The South Carolina Bankruptcy Court recently issued an opinion clarifying the circumstances in which it is possible to obtain a discharge of student loans. Many consumers contemplate bankruptcy, at least in part due to significant student loan debt, so understanding the law in this area is important.
The basic rule about student loan debt is that it is not dischargeable in bankruptcy unless continuing payment obligations would impose an “undue hardship” on the borrower. To prove undue hardship, a debtor must show that (1) he cannot maintain, based on current income and expenses, a “minimal” standard of living for himself and his dependents if forced to repay the loans, (2) additional circumstances exist indicating that his financial situation is likely to persist for a significant portion of the repayment period for the student loans, and (3) he has made good faith efforts to repay the loans.
In In re Straub, South Carolina Bankruptcy Court Judge David Duncan held that a debtor who filed for bankruptcy under Chapter 7 was ineligible for a discharge of student loan debt because she failed to show “undue hardship.” Judge Duncan explained that the debtor was ineligible for discharge in part because the debtor was eligible for loan-repayment assistance that could significantly reduce the burden of repayment. Judge Duncan also explained that the debtor was ineligible because she failed to show any “exceptional circumstance” that would prevent gainful employment and loan repayment. The debtor, for example, had no signs of a physical disability and was gainfully employed. Finally, Judge Duncan refused to discharge the debtor’s student loans because she failed to provide any evidence of good faith efforts to repay the loans. She never, for example, sought loan consolidation, offered a compromise payment to her lender, or otherwise offered to pay or settle the obligation in a meaningful manner.
In re Straub provides two important lessons for consumers with large amounts of student loan debt: First, student loan debts are difficult to discharge in bankruptcy. Second, consumers can improve their chances of obtaining a discharge by doing what they can to manage their student loans before filing for bankruptcy. Efforts to consolidate the loans or make compromise payments could go a long way toward improving your chances of obtaining a discharge. If you are contemplating bankruptcy and have significant student loan debt, be sure to talk to a bankruptcy attorney to determine whether your debt could be dischargeable.
Special thanks for this great guest post from Brandon Moreno, Vice President of the Utah Bankruptcy Hotline. The Utah Bankruptcy Hotline maintains a network of Utah bankruptcy lawyers who provide debt relief and bankruptcy counsel to consumers in Utah.
Section 523(a)(8) of the Bankruptcy Code provides that student loans are dischargeable when repayment would impose an “undue hardship.” The Brunner doctrine now says undue hardship means: (1) not just an undue hardship, but an absolute impossibility (the debtor can’t pay and still maintain a minimal standard of living); (2) there are additional factors that prove hopelessness is permanent; and (3) the debtor has already made efforts to repay. In addition, our Fourth Circuit Court of Appeals has recently added a fourth requirement–that the debtor must have attempted the Ford Income-Contingent Repayment Program. Bottom line: Courts have decided that student loans should be almost impossible to discharge.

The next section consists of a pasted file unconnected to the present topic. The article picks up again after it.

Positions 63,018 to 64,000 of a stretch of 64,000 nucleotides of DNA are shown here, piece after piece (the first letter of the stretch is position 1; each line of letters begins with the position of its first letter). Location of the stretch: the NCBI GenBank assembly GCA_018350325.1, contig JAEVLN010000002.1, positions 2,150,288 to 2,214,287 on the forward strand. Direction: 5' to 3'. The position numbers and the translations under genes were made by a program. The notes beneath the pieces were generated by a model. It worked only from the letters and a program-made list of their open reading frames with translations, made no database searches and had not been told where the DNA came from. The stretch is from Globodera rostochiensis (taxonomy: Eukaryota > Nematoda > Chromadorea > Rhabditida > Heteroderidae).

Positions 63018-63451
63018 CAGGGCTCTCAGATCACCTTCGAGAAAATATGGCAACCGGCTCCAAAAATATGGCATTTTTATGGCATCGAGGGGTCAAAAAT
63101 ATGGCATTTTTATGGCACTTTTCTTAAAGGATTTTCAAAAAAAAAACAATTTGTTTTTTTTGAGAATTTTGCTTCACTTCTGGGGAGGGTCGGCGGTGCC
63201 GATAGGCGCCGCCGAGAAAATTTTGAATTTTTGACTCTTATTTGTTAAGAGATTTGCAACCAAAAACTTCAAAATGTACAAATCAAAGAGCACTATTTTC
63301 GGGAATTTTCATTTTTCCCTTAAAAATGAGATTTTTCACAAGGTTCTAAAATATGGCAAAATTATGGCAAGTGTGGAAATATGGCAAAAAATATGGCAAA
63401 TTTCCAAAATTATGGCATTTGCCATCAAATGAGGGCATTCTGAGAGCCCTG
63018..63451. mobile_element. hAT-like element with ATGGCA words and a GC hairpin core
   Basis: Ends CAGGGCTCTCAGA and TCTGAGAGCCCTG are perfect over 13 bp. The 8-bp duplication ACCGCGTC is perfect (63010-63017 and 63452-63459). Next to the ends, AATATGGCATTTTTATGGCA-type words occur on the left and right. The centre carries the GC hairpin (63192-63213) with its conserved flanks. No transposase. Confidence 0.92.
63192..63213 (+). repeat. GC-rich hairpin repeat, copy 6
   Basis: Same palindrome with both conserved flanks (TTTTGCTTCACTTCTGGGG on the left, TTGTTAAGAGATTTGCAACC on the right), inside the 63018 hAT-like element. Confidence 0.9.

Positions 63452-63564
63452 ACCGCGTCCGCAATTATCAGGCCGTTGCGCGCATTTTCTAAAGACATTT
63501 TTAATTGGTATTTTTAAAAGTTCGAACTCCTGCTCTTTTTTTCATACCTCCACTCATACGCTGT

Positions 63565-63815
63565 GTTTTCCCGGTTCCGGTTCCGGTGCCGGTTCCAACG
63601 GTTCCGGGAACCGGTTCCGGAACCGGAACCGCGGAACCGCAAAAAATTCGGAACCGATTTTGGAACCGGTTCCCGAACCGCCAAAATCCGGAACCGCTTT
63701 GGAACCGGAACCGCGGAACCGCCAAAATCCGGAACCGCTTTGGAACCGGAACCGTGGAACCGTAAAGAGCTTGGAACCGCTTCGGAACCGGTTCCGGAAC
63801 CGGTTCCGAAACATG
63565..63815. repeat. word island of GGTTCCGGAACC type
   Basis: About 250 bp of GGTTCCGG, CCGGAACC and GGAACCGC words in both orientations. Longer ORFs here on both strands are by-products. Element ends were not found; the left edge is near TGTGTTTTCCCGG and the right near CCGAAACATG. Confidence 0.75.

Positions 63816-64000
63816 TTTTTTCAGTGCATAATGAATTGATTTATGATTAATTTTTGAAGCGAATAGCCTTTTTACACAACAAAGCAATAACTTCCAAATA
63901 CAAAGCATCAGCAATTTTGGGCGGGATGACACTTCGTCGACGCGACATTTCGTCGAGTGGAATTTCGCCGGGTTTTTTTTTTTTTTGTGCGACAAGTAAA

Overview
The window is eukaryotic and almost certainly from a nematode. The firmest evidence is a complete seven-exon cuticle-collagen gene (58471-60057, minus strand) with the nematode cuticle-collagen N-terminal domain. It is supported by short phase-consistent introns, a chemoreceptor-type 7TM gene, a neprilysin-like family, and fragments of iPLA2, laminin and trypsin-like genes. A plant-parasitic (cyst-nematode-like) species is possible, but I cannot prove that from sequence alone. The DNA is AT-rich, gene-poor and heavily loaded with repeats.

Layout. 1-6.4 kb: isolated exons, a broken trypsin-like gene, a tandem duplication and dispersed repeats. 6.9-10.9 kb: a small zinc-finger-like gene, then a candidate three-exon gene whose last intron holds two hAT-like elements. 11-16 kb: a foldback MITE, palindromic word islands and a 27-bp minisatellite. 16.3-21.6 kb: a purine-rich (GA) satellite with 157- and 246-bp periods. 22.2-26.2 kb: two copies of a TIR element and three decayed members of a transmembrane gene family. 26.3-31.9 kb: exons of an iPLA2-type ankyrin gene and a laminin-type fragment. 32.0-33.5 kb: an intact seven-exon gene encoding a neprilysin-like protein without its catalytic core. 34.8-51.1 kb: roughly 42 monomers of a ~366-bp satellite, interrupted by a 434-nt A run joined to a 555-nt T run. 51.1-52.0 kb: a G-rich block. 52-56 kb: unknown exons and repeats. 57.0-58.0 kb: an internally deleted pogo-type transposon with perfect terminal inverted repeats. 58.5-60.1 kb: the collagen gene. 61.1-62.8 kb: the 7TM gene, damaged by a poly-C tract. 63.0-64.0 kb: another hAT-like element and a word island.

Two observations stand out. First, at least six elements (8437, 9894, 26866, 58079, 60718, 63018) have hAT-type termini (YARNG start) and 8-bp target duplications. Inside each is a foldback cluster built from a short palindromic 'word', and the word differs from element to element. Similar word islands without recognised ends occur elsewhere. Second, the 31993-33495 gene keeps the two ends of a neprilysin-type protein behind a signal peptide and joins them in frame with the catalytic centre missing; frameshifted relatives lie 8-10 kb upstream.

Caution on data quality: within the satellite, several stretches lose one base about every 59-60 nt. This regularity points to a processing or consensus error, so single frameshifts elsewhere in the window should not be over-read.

There are important lessons here for consumers. First and foremost, you must protect yourself. As I recently told one of my daughter’s friends, “owing student loans is like owing the mob.” If at all possible, don’t take out student loans. And if you must, keep those loans to a minimum.
Student loan lenders have engaged in reckless lending practices because they know the debts are virtually impossible for students to discharge in bankruptcy. Loaning Art History majors the same amounts as Pre-Med students is the norm, and there isn’t any consideration as to whether the students–usually young and financially unsophisticated–can repay the large amount they borrow. Loose lending practices have also led to sharp increases in tuition over the last 30 years, increases that have unjustifiably outstripped inflation. However, because students can pay more by borrowing more, educational institutions can charge more–and do. And now that even privately issued student loans are non-dischargeable, we’ve seen a sharp increase in schools and programs making these loans available. Many of these programs over promise and under deliver on the economic benefits to their students. Still, the students are left with the loans to repay regardless of whether they received any economic benefit from their education.
For more information on student loans, see parts one, two, and three of my series at Bankruptcy Law Network entitled, “The Worse Kind of Debt You Can Have: Student Loans.”